Christopher Loeb, the man whose beating by Suffolk police led to the conviction of the chief of department, has been arrested and charged with violating an order of protection against his former girlfriend, Suffolk police said.

Assistant Commissioner Justin Meyers said Loeb was arrested Monday and charged with second-degree criminal contempt for sending the woman emails in violation of the order. He pleaded not guilty and is being held in the Suffolk County jail on bail of $1,500 cash or $3,000 bond. He is due in First District Court on Monday.

Meyers declined to comment further on what led to the arrest, saying it is department policy not to discuss domestic incidents.

Loeb’s attorney, Bruce Barket of Garden City, said this was a “bump in the road” for his client, noting there was no claim of threats or violence in the case.

Loeb, 31, helped bring down Suffolk Police Chief of Department James Burke. Loeb was arrested in December 2012 and charged with violating parole and breaking into cars in his Smithtown neighborhood. One of those cars was a police vehicle used by Burke, and Loeb took a duffel bag that contained a gun belt, ammunition, handcuffs, a whistle, a box of cigars, several sex toys, and what Loeb described as “nasty pornography.”

Burke later admitted that he beat Loeb while he was in custody at the Fourth Precinct in Hauppauge and orchestrated a cover-up. Burke pleaded guilty in February 2016 to violating Loeb’s civil rights and the cover-up. He is serving 46 months in prison.

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The latest event isn’t the first time Loeb has been in trouble since getting out of prison. In December 2015, police said he was involved in a fight at a Mount Sinai condo complex about 2 a.m. No one was charged.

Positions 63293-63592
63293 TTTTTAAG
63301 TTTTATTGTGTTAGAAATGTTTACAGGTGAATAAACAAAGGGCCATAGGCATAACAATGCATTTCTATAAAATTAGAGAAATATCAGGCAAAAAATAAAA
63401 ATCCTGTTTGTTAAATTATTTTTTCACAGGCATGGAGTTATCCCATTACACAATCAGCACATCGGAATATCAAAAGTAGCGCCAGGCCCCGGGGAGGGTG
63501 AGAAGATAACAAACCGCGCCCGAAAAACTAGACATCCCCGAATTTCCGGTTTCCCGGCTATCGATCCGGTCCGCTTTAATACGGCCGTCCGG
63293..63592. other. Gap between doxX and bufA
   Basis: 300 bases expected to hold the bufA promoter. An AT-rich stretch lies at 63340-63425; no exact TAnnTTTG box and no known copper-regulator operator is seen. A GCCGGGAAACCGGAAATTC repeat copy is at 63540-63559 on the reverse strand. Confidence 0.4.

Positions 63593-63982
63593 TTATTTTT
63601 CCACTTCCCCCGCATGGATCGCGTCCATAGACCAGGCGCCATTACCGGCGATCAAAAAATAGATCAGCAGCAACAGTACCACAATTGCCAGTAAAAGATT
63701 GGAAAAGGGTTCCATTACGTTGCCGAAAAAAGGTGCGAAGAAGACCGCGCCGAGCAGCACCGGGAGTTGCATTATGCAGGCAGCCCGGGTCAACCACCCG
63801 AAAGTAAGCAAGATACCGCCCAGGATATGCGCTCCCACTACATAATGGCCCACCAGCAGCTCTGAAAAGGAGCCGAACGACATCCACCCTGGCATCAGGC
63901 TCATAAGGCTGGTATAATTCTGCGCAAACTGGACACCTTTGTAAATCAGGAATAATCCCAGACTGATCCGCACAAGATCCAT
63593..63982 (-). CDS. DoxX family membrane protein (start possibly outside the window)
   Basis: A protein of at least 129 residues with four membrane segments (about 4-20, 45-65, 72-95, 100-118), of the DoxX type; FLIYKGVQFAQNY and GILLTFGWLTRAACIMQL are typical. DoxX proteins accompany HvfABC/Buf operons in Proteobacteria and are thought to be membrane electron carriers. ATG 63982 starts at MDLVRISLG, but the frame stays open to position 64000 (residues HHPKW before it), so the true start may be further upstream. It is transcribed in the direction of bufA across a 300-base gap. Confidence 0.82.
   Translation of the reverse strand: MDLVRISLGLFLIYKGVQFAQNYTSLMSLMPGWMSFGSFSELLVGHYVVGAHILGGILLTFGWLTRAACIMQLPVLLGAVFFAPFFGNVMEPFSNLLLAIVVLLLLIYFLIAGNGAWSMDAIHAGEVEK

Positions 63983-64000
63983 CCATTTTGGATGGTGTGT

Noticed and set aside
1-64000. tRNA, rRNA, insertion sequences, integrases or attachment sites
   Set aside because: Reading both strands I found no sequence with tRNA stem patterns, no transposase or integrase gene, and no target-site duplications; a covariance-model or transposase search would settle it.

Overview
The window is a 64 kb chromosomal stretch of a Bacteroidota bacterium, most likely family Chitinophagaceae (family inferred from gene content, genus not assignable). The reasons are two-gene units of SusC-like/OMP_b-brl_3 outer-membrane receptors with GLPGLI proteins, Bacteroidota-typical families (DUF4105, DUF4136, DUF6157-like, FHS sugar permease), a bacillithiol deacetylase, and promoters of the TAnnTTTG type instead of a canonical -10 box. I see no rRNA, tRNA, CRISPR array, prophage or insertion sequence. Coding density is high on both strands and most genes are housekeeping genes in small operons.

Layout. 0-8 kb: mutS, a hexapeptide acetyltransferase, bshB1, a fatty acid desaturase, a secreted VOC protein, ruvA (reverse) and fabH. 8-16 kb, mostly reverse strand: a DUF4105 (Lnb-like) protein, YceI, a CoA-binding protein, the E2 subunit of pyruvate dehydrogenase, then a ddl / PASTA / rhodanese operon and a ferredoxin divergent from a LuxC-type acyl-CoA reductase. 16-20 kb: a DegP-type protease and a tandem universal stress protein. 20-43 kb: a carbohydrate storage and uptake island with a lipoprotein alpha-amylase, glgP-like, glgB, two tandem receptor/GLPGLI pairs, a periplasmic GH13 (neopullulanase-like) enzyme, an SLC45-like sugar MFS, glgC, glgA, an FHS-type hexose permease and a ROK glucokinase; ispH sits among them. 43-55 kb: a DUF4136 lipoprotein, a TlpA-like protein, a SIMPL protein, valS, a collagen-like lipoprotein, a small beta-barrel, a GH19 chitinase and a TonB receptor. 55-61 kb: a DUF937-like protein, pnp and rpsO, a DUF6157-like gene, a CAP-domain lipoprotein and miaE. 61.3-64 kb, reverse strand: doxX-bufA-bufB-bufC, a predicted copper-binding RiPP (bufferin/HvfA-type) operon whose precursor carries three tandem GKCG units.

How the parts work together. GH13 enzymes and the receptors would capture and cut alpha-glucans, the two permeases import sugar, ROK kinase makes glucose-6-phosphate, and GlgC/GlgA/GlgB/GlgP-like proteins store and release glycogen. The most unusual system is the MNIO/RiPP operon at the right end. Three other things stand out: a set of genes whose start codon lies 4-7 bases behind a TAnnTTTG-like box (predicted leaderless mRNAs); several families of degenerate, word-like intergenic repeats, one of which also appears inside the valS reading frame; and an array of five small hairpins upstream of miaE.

In February 2016, he was charged with harassment after authorities say he hit his mother, Jane Loeb, during an argument.

In the original case involving Burke, Loeb pleaded guilty to criminal possession of a weapon, but state Supreme Court Justice Richard Ambro vacated the plea in February after special prosecutor William Ferris agreed with defense attorney Barket that the plea was unjustly coerced and tainted by police perjury. He entered the plea after a pretrial hearing in which several Suffolk officers and detectives testified under oath that they didn’t see Burke beat Loeb.

But when the plea was vacated, the original indictment, which includes stolen property and other charges, was reinstated. Loeb again pleaded not guilty to those charges, which include a count of breaking into Burke’s police vehicle and stealing a duffel bag. A defense motion is now pending before Ambro to dismiss the indictment, arguing that any conviction would again rely on Suffolk police witnesses who have committed perjury.

Even if Loeb is found guilty, he cannot serve any more prison time on those charges because he already served the maximum possible before his conviction was reversed.

Loeb has acknowledged that he has struggled with heroin addiction in the past, but more recently has said that is behind him.

With Nicole Fuller